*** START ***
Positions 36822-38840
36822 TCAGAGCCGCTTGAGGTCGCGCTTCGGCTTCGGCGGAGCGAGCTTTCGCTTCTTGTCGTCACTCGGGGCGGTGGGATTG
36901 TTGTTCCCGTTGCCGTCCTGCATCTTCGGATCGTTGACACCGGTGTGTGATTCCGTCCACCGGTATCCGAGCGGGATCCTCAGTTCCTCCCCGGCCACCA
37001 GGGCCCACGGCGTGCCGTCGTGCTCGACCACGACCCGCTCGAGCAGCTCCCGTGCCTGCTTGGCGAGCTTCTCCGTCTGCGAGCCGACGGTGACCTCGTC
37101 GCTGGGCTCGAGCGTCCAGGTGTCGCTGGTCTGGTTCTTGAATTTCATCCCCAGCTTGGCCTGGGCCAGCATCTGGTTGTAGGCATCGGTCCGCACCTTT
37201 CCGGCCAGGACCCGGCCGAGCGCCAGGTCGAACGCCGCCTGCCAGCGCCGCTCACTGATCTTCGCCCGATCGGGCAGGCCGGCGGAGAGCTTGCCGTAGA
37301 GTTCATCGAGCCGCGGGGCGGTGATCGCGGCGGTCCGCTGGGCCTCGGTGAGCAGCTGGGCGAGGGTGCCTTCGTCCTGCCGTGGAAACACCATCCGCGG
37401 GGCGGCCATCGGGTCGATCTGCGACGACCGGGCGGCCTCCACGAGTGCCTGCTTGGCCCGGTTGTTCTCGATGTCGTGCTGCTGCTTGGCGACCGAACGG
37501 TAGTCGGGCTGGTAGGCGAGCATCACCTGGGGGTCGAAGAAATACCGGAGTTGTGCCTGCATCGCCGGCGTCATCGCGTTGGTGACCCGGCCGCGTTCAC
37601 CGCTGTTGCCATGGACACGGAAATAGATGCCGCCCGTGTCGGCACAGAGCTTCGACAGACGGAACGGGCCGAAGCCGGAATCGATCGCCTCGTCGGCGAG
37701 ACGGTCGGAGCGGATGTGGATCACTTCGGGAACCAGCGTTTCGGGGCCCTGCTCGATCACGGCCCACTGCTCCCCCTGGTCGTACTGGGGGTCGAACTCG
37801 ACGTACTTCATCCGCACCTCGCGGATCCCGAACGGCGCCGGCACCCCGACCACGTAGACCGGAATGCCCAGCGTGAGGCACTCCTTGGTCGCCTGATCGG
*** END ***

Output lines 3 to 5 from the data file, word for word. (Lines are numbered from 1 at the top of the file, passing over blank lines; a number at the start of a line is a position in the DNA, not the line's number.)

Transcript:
36901 TTGTTCCCGTTGCCGTCCTGCATCTTCGGATCGTTGACACCGGTGTGTGATTCCGTCCACCGGTATCCGAGCGGGATCCTCAGTTCCTCCCCGGCCACCA
37001 GGGCCCACGGCGTGCCGTCGTGCTCGACCACGACCCGCTCGAGCAGCTCCCGTGCCTGCTTGGCGAGCTTCTCCGTCTGCGAGCCGACGGTGACCTCGTC
37101 GCTGGGCTCGAGCGTCCAGGTGTCGCTGGTCTGGTTCTTGAATTTCATCCCCAGCTTGGCCTGGGCCAGCATCTGGTTGTAGGCATCGGTCCGCACCTTT